As a fine art appraiser, I am on occasion obliged to inform clients of that which they might not wish to hear. Frequently such issues revolve around questions of authenticity or of misunderstandings (either contrived or accidental) with regard to the actual identity of an artwork.
Purchase decisions, as well as value and investment decisions, are often made by a prospective client only with information supplied by a gallery owner or gallery staff. Clients assume that what they believe they are purchasing, and what they are actually buying, is indeed the same thing. Unfortunately this is not always the case, often through no deliberate act of deception on the part of the gallery or through the purchaser's inexperience.
Such was the case recently when doing an appraisal for replacement cost for insurance purposes. I was obliged to inform a client that a numbered lithograph entitled La Révolution, which bore a signature in pencil by Marc Chagall was not the original Chagall lithograph her husband had understood he was buying for my client's anniversary gift. Needless to say, upon hearing this my client became quite upset.
La Révolution after Marc Chagall, lithograph
During my inspection of the artwork, I confirmed that it indeed was a multi-coloured lithograph, signed in the plate lower right, Marc Chagall, and also signed in pencil lower right, outside the image, Marc Chagall. It was numbered and editioned 5/150 lower left, outside the image, in pencil. Printed in the plate in capital letters lower left, were the words, D'APRES MARC CHAGALL-REVOLUTION (1933-1950) CHARLES SORLIER GRAV.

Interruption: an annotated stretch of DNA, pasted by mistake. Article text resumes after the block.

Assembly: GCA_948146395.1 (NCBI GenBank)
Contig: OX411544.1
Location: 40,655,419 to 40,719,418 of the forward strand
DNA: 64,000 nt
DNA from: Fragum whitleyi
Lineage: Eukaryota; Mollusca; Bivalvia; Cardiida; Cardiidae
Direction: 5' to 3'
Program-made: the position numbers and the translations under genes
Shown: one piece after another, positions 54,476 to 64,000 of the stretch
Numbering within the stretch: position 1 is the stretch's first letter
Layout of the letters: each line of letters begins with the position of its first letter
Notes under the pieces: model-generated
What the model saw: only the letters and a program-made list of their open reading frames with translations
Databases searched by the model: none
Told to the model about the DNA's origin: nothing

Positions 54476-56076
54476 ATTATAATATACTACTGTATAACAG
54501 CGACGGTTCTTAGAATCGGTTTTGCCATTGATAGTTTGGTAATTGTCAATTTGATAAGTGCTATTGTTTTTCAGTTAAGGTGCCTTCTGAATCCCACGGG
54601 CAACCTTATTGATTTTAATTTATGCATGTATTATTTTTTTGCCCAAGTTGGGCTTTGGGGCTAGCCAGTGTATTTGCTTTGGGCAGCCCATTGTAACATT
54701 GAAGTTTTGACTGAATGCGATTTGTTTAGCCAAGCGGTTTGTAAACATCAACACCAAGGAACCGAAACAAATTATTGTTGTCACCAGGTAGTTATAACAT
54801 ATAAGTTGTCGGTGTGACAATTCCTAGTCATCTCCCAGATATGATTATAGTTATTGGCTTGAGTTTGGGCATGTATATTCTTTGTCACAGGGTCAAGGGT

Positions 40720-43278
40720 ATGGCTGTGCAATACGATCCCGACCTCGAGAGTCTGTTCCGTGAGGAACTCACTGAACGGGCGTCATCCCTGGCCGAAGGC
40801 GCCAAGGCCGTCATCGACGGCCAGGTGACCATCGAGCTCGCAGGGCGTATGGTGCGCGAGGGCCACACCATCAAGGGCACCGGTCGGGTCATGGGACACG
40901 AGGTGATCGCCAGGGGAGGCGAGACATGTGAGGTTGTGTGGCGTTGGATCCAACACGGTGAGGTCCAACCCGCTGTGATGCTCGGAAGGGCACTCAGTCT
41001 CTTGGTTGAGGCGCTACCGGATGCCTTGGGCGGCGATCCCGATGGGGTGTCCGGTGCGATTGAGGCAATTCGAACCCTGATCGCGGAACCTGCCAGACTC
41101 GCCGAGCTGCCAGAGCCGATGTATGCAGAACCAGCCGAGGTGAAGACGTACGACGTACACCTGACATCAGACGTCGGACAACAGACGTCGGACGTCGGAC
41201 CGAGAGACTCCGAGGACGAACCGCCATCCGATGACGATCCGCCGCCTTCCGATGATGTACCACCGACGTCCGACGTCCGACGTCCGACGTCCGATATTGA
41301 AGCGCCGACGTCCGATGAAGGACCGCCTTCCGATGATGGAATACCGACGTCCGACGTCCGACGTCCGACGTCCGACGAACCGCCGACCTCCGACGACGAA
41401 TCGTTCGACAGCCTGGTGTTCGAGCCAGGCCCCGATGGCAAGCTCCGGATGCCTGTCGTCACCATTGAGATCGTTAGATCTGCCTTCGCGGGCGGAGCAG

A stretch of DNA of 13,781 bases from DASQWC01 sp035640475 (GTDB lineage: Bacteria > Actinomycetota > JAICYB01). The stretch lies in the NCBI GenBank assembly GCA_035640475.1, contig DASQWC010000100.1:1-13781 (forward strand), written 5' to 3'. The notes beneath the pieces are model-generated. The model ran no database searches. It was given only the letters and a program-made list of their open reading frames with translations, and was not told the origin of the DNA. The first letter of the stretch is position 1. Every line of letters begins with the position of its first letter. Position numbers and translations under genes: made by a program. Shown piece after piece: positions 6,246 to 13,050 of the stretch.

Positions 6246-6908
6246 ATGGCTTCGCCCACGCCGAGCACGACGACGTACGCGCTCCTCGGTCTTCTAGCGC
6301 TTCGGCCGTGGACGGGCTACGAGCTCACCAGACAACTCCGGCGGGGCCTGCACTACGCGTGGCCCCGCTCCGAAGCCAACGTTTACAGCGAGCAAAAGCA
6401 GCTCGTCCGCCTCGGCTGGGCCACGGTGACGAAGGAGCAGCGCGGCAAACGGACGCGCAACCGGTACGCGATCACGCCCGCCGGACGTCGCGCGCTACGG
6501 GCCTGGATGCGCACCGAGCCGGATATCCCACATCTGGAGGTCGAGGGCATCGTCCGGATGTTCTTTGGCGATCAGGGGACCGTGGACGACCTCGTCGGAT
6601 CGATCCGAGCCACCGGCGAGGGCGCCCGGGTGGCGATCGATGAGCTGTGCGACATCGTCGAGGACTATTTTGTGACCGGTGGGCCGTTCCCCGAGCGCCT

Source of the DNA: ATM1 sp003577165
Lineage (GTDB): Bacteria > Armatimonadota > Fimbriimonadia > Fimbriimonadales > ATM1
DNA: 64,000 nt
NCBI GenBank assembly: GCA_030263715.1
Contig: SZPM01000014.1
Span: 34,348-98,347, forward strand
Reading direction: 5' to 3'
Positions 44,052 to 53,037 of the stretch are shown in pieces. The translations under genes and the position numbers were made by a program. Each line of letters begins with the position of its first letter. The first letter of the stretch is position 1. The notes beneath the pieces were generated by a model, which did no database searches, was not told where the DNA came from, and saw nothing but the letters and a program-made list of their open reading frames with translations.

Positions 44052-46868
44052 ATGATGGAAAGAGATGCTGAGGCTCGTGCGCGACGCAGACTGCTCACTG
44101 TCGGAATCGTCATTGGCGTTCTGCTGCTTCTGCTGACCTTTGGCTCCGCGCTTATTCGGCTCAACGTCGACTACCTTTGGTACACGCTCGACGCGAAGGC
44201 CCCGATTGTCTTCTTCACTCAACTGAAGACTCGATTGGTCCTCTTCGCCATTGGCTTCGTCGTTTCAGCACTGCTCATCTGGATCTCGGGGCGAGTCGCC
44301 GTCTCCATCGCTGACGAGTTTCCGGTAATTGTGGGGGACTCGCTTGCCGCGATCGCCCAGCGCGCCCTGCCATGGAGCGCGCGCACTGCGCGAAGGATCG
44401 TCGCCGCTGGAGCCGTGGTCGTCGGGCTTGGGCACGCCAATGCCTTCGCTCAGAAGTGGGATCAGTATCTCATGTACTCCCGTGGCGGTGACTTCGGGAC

This indicated that the artwork was a lithograph made by Charles Sorlier under the direction of, and after an image by, Marc Chagall. It is for this reason that the words, which translate as "after Marc Chagall", had been printed in the lower left hand corner of the image so as to distinguish this lithograph from an original Marc Chagall lithograph.
The word "after" (d'aprés) indicates that this image is from, copied or interpreted (in this case by Charles Sorlier) from another image by Marc Chagall. The resultant new image is not identical to the image on which it is based due to technical processes inherent in the lithographic reproduction process. This lithograph is catalogued under lithographs engraved by Charles Sorlier under Marc Chagall's direction and is so identified as CS9 Revolution. The image is based on a 1937 oil on canvas painting by Marc Chagall entitled La Révolution.
The gallery invoice listed the work as an original Marc Chagall and it was priced accordingly. Did the gallery intentionally mislead the customer? Did the gallery truly believe that they were selling an original lithograph by Marc Chagall? Should the buyer be entitled to all or part of his money back? Caveat emptor.
Next: The Case of the Political Portraitist